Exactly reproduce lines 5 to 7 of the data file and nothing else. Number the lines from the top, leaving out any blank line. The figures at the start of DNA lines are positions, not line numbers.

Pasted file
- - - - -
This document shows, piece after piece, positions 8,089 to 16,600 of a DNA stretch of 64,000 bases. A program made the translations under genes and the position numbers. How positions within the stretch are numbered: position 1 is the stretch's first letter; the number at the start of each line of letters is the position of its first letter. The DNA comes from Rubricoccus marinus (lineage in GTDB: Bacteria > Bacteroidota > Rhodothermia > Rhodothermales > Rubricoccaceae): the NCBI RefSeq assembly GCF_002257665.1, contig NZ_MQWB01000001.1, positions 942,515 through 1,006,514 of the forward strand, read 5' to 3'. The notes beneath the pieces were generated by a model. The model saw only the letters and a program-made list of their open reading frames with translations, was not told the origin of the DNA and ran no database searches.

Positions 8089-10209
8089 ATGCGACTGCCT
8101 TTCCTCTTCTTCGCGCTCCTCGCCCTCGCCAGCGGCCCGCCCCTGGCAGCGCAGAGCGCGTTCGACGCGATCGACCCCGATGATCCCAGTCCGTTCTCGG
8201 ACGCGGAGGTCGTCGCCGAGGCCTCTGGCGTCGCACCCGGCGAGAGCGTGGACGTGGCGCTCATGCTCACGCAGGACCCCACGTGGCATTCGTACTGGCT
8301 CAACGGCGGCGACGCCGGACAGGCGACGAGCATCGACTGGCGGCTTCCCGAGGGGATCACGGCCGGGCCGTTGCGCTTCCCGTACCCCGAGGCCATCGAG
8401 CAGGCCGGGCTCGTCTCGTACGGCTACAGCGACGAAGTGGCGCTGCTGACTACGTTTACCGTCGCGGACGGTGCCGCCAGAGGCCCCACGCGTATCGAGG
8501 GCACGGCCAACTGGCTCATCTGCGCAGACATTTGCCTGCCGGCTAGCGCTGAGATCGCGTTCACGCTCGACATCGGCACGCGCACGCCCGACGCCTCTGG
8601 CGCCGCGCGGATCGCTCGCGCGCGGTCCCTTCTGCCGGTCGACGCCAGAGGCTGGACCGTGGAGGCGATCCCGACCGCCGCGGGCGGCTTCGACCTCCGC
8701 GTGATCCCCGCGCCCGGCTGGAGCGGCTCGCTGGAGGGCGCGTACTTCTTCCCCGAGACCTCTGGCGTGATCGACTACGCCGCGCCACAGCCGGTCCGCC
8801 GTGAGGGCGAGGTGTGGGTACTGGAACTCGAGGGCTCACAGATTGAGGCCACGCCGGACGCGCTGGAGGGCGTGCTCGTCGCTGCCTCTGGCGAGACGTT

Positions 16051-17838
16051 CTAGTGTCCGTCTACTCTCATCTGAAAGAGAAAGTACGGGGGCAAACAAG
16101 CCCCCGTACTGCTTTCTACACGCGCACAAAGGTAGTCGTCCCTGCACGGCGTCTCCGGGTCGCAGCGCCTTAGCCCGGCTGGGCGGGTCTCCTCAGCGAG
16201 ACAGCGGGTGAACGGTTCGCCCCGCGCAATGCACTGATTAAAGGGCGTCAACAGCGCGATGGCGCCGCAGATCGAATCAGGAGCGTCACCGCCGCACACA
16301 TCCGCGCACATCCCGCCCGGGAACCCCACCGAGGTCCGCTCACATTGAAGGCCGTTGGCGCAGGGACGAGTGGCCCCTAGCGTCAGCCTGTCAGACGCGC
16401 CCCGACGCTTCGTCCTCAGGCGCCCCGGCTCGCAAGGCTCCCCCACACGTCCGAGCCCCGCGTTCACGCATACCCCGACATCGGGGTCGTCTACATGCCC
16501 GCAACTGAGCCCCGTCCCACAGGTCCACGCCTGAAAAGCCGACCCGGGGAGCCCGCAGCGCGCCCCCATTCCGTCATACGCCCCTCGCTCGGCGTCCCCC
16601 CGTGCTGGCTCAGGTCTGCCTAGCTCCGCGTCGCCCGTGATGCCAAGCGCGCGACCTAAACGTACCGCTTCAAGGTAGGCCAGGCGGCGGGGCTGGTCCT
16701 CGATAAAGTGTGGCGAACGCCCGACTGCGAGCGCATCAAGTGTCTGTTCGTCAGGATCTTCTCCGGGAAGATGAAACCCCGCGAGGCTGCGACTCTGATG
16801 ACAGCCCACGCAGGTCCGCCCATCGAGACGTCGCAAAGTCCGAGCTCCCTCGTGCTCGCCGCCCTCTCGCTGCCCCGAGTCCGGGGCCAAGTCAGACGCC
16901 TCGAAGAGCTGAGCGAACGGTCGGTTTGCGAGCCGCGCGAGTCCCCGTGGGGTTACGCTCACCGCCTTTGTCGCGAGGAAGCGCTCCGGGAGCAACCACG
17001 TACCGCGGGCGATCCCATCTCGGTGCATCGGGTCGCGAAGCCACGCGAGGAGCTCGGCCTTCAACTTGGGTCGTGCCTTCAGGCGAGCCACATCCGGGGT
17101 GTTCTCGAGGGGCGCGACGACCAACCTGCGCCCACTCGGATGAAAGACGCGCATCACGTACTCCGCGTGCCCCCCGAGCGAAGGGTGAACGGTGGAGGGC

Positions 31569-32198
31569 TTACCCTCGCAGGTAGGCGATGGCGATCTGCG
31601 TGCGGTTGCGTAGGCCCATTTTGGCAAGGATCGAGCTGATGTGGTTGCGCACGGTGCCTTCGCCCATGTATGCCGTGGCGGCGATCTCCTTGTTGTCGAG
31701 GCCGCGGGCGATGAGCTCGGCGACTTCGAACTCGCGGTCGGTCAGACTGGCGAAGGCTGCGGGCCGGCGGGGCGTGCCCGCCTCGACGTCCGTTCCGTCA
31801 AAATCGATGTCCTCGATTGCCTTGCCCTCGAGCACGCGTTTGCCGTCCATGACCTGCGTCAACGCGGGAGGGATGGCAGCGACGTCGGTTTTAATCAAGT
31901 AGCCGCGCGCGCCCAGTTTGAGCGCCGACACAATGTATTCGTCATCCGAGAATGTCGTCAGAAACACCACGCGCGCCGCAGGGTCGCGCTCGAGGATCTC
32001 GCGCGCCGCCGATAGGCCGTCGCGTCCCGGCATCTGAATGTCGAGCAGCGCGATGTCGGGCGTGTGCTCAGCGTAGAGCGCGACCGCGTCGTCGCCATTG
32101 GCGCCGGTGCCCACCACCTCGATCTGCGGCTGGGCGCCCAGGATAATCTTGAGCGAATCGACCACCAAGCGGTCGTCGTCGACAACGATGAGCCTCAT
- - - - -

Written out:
8201 ACGCGGAGGTCGTCGCCGAGGCCTCTGGCGTCGCACCCGGCGAGAGCGTGGACGTGGCGCTCATGCTCACGCAGGACCCCACGTGGCATTCGTACTGGCT
8301 CAACGGCGGCGACGCCGGACAGGCGACGAGCATCGACTGGCGGCTTCCCGAGGGGATCACGGCCGGGCCGTTGCGCTTCCCGTACCCCGAGGCCATCGAG
8401 CAGGCCGGGCTCGTCTCGTACGGCTACAGCGACGAAGTGGCGCTGCTGACTACGTTTACCGTCGCGGACGGTGCCGCCAGAGGCCCCACGCGTATCGAGG